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April 25, 2024

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Celebrating 100 Years of Women’s Right to Vote with Nashville Ballet

The free, digital presentation of '72 Steps' will be available online beginning August 18.

“72 Steps.”

 That’s not only the name of a new Nashville Ballet production available online beginning August 18. It also dramatizes the number of steps climbed a hundred years ago by women suffragettes at the Tennessee State Capitol to await news of a pivotal legislative vote.

 That vote by lawmakers in Nashville forever changed the face of American elections.

 Choreographed by Gina Patterson and commissioned by the League of Women Voters of Nashville, 72 Steps was inspired by the historic Tennessee vote that gave women across the nation the right to vote.

72 Steps (2020) — Nashville Ballet

 On August 18, 1920, Tennessee became the 36th and final state to ratify the 19th Amendment to the U.S. Constitution. Certified eight days later by the Secretary of State, the vote was the last hurdle of getting approval by three-fourths of the nation’s states.

 Tennessee’s vote was filled with suspense, making the centennial ballet production all the more dramatic. The outcome hinged on a decision by a single legislator, Harry T. Burn of McMinn County, who changed his mind at the last minute to side with the suffrage movement.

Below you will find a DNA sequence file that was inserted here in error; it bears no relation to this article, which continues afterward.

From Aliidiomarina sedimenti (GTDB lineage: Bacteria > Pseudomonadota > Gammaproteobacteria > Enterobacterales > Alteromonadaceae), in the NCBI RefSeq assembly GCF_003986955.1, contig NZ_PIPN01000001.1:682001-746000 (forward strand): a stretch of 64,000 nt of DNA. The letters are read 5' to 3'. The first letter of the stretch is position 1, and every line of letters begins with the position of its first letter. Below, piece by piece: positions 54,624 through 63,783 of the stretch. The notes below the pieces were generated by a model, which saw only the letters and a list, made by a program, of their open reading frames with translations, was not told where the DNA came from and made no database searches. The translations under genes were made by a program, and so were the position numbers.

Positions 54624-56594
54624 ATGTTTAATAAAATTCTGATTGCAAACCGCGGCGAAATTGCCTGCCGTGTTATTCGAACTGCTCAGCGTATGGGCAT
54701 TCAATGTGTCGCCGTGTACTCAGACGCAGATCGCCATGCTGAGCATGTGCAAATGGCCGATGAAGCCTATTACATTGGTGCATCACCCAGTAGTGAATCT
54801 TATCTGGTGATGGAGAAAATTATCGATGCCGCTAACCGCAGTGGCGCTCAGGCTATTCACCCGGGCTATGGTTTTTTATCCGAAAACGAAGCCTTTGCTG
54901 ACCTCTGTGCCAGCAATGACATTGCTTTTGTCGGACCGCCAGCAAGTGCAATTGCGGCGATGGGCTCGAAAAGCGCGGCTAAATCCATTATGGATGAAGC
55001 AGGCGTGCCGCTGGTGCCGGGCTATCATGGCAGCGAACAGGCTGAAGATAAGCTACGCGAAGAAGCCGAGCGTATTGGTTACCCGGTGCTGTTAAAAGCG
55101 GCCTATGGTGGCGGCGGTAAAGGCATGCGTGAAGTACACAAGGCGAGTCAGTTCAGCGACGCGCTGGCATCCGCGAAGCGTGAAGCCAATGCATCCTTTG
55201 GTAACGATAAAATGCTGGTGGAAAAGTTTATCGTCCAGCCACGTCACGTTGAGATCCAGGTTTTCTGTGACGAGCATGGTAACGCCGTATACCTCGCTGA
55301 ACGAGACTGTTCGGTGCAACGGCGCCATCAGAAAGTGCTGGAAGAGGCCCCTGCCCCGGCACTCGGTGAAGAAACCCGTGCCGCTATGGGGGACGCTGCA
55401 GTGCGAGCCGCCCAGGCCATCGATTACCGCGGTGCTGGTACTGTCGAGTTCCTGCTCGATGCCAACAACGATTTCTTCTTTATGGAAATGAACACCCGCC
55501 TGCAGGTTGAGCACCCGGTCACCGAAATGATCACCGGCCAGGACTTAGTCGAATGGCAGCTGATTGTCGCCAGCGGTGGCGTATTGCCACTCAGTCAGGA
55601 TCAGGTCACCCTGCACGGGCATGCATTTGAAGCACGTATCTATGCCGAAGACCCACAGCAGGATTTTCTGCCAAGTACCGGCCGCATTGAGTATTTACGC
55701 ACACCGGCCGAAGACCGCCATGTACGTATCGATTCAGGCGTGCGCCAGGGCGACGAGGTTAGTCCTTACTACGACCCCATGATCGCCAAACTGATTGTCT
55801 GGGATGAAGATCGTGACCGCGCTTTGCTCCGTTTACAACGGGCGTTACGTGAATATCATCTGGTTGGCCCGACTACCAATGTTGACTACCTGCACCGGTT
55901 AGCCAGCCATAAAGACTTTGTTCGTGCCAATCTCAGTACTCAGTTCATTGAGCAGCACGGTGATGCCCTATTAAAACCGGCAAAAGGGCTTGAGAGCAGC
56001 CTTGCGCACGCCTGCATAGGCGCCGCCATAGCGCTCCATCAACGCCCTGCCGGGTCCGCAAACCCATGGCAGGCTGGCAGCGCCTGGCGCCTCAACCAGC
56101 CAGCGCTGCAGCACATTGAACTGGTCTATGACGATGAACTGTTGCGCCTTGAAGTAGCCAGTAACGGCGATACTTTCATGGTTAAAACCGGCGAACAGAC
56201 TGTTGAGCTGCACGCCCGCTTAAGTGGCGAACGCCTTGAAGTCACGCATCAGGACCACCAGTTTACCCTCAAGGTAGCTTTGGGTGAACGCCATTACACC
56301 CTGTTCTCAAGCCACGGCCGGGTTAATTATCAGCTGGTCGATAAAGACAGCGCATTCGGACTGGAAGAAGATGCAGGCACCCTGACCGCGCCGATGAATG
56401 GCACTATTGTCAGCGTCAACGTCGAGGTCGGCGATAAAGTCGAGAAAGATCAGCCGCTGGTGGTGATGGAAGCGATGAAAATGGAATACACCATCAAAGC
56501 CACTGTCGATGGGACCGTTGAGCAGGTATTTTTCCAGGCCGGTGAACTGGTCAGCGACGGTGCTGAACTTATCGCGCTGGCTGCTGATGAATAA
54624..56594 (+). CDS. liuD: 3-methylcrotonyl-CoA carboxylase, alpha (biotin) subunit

“It’s said that he was swayed by a letter from his mother convincing him to change his vote,” said Patterson.

 The ballet explores themes of human rights, civic responsibility, and the ongoing battle for a more equitable society through the lens of the women’s suffrage movement.

"We said a lot in rehearsals, ‘Yes 72 steps, but there’s maybe 72,000 more to go,’” Patterson said. “We take one step at a time; and small steps of progress are good.”

Nashville Ballet and League of Women Voters Premiere '72 Steps'

 The campaign for women’s voting rights was long and took decades of agitation and protest. Depicting a fight that began with the Seneca Falls Convention in 1848 and spanned over 72 years, the ballet’s production transports audiences to the early 1900s with camps in favor and in opposition.

 The digital presentation aligns with and complements state curriculum for middle school history classes.

 Project co-chairs Cindee Gold and Debby Gould explain why they chose the medium of dance to mark the 100th anniversary.

 “For many of us as young girls, ballet was one of the few acceptable outlets we had to express our athleticism and creativity,” they explain. “Dancers are beautiful, but it is their strength that is crucial to their success, as so it is with all women.”

 For Patterson, it all comes back to inspiring the next generation.

 “I think it’s really important for young people especially to know that one vote can make a difference — and to not take for granted the right to vote because their voices really do matter.” 

 The performance is free, thanks to generous sponsor support provided by the League of Women Voters of Nashville. To receive a link to watch, sign up at

Digital 72 Steps (2020) — Nashville Ballet

About the Author

Michael Aldrich

Michael Aldrich is Nashville Parent's Managing Editor and a Middle Tennessee arts writer. He and his wife, Alison, are the proud parents of 4-year-old Ezra and baby Norah.